2021 Pritzker Prize underlines shift in architecture

The 2021 Pritzker Prize, architecture’s equivalent to the Nobel Prize, to Anne Lacaton and Jean-Philippe Vassal underlines a gradual, ongoing shift in architecture.

Lacaton and Vassal’s design philosophy includes the Never Demolish principle, which they coined. Architectural design begins inside the existing space and transforms and expands what is already there – the opposite of a top-down approach that starts with a new glossy shell.

They apply this principle to inner-city housing projects, where the needs of current inhabitants guide designs and aid in improving the quality of living. Lacaton and Vassal value sustainability by balancing economic, environmental and social considerations. A well-known example of the Never Demolish principle is the transformation of three social housing buildings in Bordeaux into beautiful living spaces. Throughout the renovation process, all the units remained occupied. This project also won the 2019 EU Prize for Contemporary Architecture.

Awarding the Pritzker Prize to architects known for renovation work, demonstrates a shift in the values underlying architecture. In this approach, the focus moves away from spectacular new buildings towards the essential, but undervalued need to upgrade and care for existing architecture that is also necessary from an ecological and social point of view. Dezeen refers to this as “urban stewardship” .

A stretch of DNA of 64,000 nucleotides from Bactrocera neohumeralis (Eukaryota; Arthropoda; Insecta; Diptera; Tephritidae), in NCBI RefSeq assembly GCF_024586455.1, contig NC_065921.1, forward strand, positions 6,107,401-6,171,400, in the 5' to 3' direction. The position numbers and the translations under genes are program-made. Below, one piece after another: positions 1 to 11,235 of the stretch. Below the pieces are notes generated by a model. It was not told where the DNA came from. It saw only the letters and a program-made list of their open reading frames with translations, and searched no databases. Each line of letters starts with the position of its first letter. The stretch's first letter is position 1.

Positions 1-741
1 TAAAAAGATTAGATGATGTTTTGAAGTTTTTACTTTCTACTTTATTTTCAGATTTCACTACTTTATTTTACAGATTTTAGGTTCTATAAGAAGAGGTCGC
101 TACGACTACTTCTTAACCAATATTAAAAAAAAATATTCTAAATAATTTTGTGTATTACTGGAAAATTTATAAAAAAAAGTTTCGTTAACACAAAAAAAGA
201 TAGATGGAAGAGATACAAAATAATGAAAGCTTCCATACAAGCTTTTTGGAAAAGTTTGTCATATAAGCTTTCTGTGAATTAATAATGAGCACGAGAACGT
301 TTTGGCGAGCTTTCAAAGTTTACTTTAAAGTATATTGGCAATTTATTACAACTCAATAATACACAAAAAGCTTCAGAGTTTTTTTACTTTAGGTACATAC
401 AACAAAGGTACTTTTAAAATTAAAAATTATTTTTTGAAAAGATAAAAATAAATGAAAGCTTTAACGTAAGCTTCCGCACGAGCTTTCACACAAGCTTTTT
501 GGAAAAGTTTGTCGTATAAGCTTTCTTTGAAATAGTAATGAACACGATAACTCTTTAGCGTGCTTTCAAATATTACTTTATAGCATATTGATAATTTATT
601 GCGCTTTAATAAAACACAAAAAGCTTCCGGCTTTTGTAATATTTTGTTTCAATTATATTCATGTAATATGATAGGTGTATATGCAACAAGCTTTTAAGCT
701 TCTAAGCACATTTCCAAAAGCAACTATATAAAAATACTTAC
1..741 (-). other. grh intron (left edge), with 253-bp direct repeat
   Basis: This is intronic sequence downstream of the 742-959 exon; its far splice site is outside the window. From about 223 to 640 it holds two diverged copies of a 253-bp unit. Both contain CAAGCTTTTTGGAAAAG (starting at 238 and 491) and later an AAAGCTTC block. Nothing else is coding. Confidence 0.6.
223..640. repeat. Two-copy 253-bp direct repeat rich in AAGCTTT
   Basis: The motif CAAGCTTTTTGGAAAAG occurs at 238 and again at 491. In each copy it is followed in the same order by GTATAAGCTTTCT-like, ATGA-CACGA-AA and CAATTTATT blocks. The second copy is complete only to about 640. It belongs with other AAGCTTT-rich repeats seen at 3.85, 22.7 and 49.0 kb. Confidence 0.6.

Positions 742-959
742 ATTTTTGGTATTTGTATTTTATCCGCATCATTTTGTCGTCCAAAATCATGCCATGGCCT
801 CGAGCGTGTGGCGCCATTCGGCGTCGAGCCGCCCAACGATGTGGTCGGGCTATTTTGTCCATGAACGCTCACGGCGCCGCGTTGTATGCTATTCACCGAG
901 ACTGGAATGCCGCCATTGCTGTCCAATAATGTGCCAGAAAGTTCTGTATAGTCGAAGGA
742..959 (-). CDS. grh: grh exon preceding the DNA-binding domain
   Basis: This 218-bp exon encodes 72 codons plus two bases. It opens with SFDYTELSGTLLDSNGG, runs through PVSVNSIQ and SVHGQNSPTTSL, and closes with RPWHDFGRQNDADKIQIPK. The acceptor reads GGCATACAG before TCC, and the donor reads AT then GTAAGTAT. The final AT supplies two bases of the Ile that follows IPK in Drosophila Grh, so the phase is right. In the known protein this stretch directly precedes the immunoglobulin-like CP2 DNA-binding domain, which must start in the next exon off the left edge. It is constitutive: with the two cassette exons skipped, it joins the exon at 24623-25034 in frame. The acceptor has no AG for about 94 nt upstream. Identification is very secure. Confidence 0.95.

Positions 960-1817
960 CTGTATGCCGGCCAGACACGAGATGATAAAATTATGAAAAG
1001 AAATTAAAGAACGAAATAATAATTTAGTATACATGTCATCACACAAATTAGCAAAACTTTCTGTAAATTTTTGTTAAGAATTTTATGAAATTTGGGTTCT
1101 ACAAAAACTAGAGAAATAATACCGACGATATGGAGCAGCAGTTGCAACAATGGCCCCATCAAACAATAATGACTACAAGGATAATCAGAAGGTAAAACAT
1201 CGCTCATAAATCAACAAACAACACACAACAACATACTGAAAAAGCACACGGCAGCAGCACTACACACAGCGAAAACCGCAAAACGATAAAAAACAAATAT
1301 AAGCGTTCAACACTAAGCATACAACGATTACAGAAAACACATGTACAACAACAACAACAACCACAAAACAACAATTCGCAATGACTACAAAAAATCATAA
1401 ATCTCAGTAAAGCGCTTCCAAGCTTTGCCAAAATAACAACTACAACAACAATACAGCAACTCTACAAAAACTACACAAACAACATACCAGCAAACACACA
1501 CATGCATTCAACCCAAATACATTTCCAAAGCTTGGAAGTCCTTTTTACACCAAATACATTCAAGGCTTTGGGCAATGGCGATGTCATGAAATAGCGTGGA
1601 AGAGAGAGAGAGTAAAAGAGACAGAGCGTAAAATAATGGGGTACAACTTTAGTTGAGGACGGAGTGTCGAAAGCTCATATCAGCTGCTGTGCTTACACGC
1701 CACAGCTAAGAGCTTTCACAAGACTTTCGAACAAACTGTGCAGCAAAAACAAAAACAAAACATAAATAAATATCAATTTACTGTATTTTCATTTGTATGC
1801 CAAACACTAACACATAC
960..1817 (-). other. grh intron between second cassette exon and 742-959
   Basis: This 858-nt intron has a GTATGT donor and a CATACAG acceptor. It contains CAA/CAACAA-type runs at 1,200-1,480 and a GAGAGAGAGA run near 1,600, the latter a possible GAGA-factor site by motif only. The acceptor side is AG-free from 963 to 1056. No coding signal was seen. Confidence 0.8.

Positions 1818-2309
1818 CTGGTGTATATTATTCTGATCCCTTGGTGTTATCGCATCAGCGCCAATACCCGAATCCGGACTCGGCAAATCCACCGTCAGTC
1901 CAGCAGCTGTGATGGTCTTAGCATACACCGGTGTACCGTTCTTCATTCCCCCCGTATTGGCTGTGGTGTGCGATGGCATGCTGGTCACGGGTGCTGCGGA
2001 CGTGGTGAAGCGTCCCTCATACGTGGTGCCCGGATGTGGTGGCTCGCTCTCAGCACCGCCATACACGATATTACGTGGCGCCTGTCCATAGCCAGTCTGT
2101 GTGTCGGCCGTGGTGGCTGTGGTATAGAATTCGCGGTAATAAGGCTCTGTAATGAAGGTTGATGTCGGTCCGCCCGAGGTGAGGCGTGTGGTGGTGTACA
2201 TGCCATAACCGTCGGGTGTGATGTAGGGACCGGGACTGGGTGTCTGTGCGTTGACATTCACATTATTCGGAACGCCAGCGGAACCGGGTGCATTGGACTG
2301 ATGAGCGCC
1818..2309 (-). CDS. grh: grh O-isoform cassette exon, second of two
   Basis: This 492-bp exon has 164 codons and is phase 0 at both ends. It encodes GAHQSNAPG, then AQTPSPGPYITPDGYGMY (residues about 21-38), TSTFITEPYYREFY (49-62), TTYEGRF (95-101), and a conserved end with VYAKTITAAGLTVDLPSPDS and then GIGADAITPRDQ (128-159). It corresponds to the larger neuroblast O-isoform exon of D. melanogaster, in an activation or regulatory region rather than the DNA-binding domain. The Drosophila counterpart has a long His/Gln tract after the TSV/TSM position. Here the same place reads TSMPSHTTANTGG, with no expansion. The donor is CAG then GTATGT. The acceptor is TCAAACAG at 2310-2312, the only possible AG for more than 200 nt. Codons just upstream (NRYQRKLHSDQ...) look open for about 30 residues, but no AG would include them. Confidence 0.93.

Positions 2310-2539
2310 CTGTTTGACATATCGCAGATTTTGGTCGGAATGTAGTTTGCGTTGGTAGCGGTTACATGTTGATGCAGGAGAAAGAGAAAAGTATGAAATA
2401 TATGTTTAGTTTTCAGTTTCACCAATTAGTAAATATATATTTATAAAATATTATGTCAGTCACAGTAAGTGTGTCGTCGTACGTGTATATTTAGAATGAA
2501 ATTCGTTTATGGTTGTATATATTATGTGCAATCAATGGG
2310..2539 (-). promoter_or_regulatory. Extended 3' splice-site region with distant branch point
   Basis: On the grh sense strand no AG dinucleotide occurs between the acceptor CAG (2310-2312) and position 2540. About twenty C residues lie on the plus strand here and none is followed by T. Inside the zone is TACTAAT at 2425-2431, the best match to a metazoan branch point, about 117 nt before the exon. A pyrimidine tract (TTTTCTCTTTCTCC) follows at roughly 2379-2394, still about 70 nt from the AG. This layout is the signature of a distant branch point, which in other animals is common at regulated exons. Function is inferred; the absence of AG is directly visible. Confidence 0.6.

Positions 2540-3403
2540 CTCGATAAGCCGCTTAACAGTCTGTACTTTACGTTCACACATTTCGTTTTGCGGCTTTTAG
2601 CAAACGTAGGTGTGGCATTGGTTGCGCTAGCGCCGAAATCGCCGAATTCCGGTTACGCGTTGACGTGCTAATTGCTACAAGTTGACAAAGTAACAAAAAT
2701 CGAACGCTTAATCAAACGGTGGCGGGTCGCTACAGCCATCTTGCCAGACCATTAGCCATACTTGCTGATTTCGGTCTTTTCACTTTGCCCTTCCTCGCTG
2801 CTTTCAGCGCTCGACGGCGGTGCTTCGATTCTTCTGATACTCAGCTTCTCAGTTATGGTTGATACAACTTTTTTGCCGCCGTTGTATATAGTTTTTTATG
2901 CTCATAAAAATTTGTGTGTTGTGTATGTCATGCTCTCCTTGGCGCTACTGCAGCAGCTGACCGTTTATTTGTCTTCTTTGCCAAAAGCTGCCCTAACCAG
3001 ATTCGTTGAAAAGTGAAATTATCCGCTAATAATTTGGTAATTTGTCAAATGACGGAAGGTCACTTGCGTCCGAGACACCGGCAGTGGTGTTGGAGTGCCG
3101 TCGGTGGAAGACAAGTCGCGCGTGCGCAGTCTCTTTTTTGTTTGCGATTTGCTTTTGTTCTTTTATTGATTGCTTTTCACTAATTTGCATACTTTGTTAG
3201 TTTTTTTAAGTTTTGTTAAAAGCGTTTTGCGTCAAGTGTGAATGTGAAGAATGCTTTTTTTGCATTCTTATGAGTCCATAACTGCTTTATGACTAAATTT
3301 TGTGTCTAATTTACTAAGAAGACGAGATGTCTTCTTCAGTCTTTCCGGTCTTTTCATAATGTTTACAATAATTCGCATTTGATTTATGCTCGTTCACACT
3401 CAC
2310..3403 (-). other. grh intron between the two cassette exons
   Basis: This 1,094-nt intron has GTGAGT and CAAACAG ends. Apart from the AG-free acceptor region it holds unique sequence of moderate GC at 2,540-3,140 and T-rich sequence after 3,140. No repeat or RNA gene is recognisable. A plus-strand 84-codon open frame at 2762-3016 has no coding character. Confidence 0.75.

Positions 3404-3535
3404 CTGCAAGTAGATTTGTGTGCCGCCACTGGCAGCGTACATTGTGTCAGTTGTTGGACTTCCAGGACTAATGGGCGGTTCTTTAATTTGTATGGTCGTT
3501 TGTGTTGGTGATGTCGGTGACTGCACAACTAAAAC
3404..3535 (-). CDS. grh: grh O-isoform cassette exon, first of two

The Jury of the Pritzker Prize valued their “modernist hopes and dreams to improve the lives of many [that] are reinvigorated through their work that responds to the climatic and ecological emergencies of our time, as well as social urgencies, particularly in the realm of urban housing.”

Their portfolio includes planning urban, cultural and educational spaces, and they also have, apart from social housing, designed galleries and private houses. Sustainable practices such as the use of natural lighting and cross ventilation are prominent in these designs. Lacaton and Vassal’s architectural lives are also complemented by their teaching, and they both teach at universities in Europe and hold positions as associate and visiting professors.

 

Lacaton & Vassal added a large winter garden to Latapie House. Photography: Philippe Ruault

Tour Bois-le-Prêtre tower block. Photography: Philippe Ruault

1999 House in Bordeaux. France. Photo by Philippe Ruault

École Nationale Supérieure d’Architecture de Nantes. Photography Philippe Ruault

FRAC Nord-Pas de Calais was a major renovation and extension to a shipbuilding workshop. Photography Philippe Ruault

2013 Polyvalent Theater, Lille France. Photo by PhilippeRuault